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Cuisine in Melaka

WILD DOGS OF MELAKA ZOO

Email Print 18 February 2012

Zoo’s success with wild dogs

By HANIS MAKETAB
AYER KEROH
[email protected]

Malacca Zoo boasts of first dhole pups born in captivity in Malaysia

Visitors to Malacca Zoo have the opportunity to see rare dholes, including the first pair of pups born in captivity in Malaysia in August last year. Pic by Mohd Jamah Nasri
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Malacca Zoo welcomed the first dhole pups born in captivity in the country recently.
Zoo director Ahmad Azhar Mohammed said the pups — a male and a female — were born in August last year and were now six months old.

“We (Malacca Zoo) had received our first dhole, a male, in 2008 from Terengganu while the second dhole, a female, had been sent to us from Zoo Negara in 2010.

“Soon after, the pair mated and… here they are,” he told the New Straits Times, gesturing at the pups.

The pups, which had already grown to be nearly as big as their parents, bounded about in their enclosure, perhaps excited by all the attention they were getting from the photographer.

Often, they would approach the chain-link fence separating them from the public, sniffing curiously at those brave enough to come close to them.

Unlike dogs, they did not bark, but rather, let out a high-pitched whining noise or brief yaps.

“Once they are old enough to be separated from their mother, we hope to exchange them with any other zoo that have stock.

“This is to avoid inbreeding.”

Ahmad added that in the wild, it was quite rare to come across them, but visitors to the zoo had the opportunity to come and see a family of dholes first-hand.

The dhole, also known as the Asiatic Wild Dog or “anjing hutan”, is only found in Asia and Southeast Asia and is classified as “endangered” by the International Union for the Conservation of Nature.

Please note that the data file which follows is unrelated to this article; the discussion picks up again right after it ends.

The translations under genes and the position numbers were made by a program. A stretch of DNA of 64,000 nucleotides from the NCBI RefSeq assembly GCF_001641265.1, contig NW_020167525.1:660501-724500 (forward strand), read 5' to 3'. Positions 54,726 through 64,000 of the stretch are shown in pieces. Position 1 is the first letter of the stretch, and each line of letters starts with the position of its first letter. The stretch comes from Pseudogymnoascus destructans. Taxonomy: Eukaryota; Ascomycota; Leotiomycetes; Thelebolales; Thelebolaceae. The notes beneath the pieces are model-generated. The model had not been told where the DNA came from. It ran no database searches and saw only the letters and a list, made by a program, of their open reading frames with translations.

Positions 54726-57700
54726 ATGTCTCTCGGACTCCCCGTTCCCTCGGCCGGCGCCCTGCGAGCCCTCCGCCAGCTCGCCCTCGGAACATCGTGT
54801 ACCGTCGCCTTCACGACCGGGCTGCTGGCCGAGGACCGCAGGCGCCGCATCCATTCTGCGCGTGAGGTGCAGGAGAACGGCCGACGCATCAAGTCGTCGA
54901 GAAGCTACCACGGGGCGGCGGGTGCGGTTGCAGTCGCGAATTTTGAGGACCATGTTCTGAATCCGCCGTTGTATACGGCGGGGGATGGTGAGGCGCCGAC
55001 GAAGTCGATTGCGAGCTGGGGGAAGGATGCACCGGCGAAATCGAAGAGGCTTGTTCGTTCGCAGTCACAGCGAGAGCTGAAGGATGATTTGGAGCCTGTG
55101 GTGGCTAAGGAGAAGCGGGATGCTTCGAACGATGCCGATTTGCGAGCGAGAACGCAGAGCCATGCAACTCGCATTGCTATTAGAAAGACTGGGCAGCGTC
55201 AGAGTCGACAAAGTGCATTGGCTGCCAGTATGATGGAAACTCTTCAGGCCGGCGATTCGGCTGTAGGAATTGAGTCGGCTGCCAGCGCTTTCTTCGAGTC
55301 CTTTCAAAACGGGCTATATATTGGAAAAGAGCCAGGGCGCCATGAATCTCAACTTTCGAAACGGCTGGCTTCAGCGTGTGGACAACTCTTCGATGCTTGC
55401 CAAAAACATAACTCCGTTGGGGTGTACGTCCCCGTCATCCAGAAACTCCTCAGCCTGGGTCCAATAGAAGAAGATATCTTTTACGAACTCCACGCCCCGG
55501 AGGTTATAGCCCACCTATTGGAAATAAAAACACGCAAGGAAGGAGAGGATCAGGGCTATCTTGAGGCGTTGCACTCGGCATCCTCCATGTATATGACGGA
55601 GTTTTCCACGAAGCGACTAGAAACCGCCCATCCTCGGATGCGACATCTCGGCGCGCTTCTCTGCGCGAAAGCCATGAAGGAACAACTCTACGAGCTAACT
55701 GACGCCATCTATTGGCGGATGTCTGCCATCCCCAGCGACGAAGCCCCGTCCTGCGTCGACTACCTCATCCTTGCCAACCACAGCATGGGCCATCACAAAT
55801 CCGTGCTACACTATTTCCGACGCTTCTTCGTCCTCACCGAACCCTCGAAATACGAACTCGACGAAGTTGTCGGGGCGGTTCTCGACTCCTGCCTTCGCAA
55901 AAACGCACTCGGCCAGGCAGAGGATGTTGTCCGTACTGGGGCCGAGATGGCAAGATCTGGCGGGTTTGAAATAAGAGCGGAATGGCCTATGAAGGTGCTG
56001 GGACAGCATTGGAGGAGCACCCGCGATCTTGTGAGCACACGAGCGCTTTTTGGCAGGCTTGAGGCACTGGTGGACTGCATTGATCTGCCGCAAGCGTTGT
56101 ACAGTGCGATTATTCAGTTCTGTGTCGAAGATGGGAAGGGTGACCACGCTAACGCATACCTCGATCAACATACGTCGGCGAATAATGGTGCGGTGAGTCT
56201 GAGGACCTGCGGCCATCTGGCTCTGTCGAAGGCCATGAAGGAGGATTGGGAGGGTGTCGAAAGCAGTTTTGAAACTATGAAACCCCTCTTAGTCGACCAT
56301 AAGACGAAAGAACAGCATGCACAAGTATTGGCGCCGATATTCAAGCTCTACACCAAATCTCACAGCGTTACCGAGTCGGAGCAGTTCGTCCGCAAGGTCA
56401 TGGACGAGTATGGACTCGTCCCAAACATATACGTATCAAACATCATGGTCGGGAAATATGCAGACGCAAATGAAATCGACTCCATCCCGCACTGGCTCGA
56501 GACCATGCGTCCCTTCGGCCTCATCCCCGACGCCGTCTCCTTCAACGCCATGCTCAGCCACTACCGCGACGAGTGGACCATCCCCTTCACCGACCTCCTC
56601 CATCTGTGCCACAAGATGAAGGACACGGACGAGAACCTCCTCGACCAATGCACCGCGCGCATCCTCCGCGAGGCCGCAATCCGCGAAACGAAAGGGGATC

It is estimated that fewer than 2,500 mature individuals remain in the wild and the declining population trend is expected to continue.

The main threats to the species include ongoing habitat loss, depletion of prey base, harassment and possible disease transfer from domestic and feral dogs.

Dholes are unique members of the canid family as they do not fit neatly into any of the sub-families such as foxes or wolf-like dogs and are thus placed in a genus of its own — cuon.

Scientifically known as the Cuon alpinus, dholes usually have coats that are rusty red in colour with lighter, yellow fur on its underside.

Together with the grey wolf, the African hunting dog and the Amazonian bush dog, the dhole is one of the few dogs that regularly hunts in packs and together are capable of bringing down larger animals such as wild boars and water buffalos, sometimes even tigers.

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Cuisine in Melaka

HANG TUAH EXISTENCE DEBATE IS IRRELEVANT

27 January 2012 | last updated at 02:48am

‘Existence debate is irrelevant, focus should be on values’

MALACCA: Malacca Museums Department director Datuk Khamis Abas said the world can debate whether or not Hang Tuah existed “until the cows come home”, but it would not benefit anyone even if the contention was proven either way.

Datuk Khamis Abas says whether Hang Tuah is fictitious or not is irrelevant. Pic by Mohd Jamah Nasri
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“I believe that Hang Tuah exists, and my beliefs are based on historical facts. This is true for Hang Jebat, Hang Kasturi, Hang Lekir and Hang Lekiu; but it really does not matter,” he said when contacted by the New Straits Times yesterday.
Khamis said what the people know of Hang Tuah today was that he was a great commander, warrior and friend who stood for loyalty to duty above all else.

“Hikayat Hang Tuah (metaphorically or historically) spelled an archaic Malaccan landscape, which was prosperous but also under threat from rival nation states at the same time.

“The values held by Hang Tuah illustrate how having certain values could ensure order and peace, and how after his departure Malacca’s condition worsened.”

Khamis said it was irrelevant whether Hang Tuah was fictitious or not.

“We can juxtapose the highly regarded values held by Hang Tuah then, with the challenges faced by modern Malaysians today.

“If we look into what Hang Tuah can teach us, we can find valuable guidance which can improve us as individuals and then collectively as a nation.”

Khamis said the public should adopt a more “progressive” approach in thinking, and should not limit their scope of study.

“We should explore the various qualities Hang Tuah is said to possess, for example understanding Hang Tuah not only as a warrior, but as a manager, politician or strategist.

“Debating on whether Hang Tuah was real or fictitious, handsome or ugly, or whether he preferred one colour over another, will not benefit Malaysians much.”

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